He was my last hope and in one sentence that hope had been destroyed. That was the worst and best day for me. Looking back I now have so much respect for that doctor because as much as I didn’t want to hear it I needed to know that this alopecia disease was here to stay and there was nothing I could do to fix it except learn to live with it. He told me my hair loss was caused by a condition called alopecia universalis and that most likely I would experience complete hair loss. What little hair I had left would fall out and there weren’t any treatments that could bring it back. . I needed to come to terms with my hair loss. It seemed like a daunting task at first but once I stopped all the pills, diets and doctors appointments and just started living a normal life I quickly started adapting to having alopecia. I was finally able to focus on living like a normal person and stop constantly focusing on how different I was and how I was going to “fix” myself. I let go of all the guilt I had about having alopecia and I started living. After I got over the shock, I realized he was right, and my focus shifted to finding a wig.

My first experience with shopping for a wig was nothing short of a nightmare. I went to a local wig shop with high hopes which were quickly destroyed. The woman I met with had a job: to sell me a wig. There was no talking about my hair or what I was looking for, we just went straight into putting wigs on my head. There was a large closet full of what looked like shoe boxes which she chose from. She randomly pulled out wigs and placed them on my head. With each wig she put on I remember thinking, “I look like Hillary Clinton” and as a girl in my twenties I certainly wasn’t going for that look. All the styles were for an older woman. I started getting the impression that I wasn’t going to find a wig that was like my hair and needed to adjust my expectations. It was not a good experience and I walked away feeling defeated.

After that appointment I told my boyfriend of four years to move on. I told him I would never be able to look like myself again, and therefore could never truly be myself. I no longer wanted the things we planned for. I no longer wanted to get married or have children as I would never feel like myself again. It was a devastating realization but one I felt was truly my new existence. Luckily my boyfriend, now husband, did not head my advice and instead became my rock through what at times was a very hard journey.

  I ended up getting a wig from the wig shop that I chose from a catalog. I ordered it and picked it up a couple weeks later. The wig did not look like my hair but it was at least more youthful than the systems I had tired at my previous visit. I left with the hair but I wasn’t given any information about the type of hair it was or how to care for it.  At the time, I was in college and working as a server at a restaurant. I went to work that night with my wig on in pigtails under a hat. It was the only way I felt comfortable. Half way through my shift I went into the kitchen with another waitress and suddenly felt a warmth breeze go up the side of my neck.  The girl next to me looked at me eyes wide open in shock and said, “your ponytail is gone!” I immediately ran to the bathroom where I realized to my horror that one of my pigtails had melted right up to the elastic. I was so embarrassed and upset but I finished my shift.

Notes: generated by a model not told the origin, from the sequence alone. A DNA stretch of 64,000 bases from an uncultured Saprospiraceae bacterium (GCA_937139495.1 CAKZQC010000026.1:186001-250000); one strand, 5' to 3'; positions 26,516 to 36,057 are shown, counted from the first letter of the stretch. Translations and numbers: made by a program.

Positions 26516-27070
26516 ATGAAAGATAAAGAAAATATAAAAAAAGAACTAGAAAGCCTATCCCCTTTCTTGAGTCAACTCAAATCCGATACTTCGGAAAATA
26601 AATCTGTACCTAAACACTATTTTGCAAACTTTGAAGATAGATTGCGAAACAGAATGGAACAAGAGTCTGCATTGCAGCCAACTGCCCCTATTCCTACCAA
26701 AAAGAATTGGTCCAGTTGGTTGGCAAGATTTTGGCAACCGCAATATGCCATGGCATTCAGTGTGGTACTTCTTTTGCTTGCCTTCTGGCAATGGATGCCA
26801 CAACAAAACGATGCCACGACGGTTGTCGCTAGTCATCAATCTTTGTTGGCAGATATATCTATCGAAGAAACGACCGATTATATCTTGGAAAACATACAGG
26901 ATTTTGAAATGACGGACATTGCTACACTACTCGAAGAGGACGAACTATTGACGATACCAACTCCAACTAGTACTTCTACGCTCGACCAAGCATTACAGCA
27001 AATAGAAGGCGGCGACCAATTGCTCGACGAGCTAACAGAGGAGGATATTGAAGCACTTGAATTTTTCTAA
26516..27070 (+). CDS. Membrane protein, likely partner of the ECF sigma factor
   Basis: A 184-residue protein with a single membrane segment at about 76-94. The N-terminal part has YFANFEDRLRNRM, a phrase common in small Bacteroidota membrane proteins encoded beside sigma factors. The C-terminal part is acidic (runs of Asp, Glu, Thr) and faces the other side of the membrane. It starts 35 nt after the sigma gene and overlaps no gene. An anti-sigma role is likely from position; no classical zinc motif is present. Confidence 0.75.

The next day I spoke to the wig store woman. She told me my system was synthetic and could not be exposed to heat. I was told it would cost $300.00 to fix it. Discouraged I went to work that night in my singed wig now in a side ponytail to try and camouflage the damage. Upon entering a girl who worked in the kitchen pulled me aside and told me about her grandmother who did hair systems. She said they were very natural looking and I should give her call. I truly believe that was fait stepping in and pointing me in the right direction.

I went to see Madeline, the founder of Madeline’s Hair Replacement, and had a completely different experience! During my consultation we started with just that; a consultation. She asked me about my hair, asked to see photos, and most importantly listened to me. She took measurements and tried on a couple of bases. We looked at color rings and made decisions together.  I cried, I laugh and I walked away feeling truly hopeful for the first time since I started this hair loss journey.

When I went in to get my hair it was also a very different experience. I didn’t simply pick up my hair. It was put on my head, cut and styled. I was also told how to care for the hair. It felt so good to have hair on my head. When I saw myself in the mirror I nearly fainted. I saw myself again, me, my reflecting looking back at me. It was such an amazing experience!

It wasn’t long before I realized I had to be a part of the hair replacement industry! I had just finished up getting my business degree, and started apprenticing at Madeline’s and got my cosmetology license. Being a girl who had always loved hair and was always doing something to my own, it came very naturally to me. I loved working with hair but more importantly, I LOVED helping people through their hair loss journey.  Now I am at peace with having alopecia. I always say alopecia was both the worst and the best thing that ever happened to me. It has truly made me a better person. I use my personal experience and the hardship I overcame to help others. Nothing makes me happier than helping other people who are struggling with hair loss. Giving them back their confidence, self esteem and freedom is the best feeling!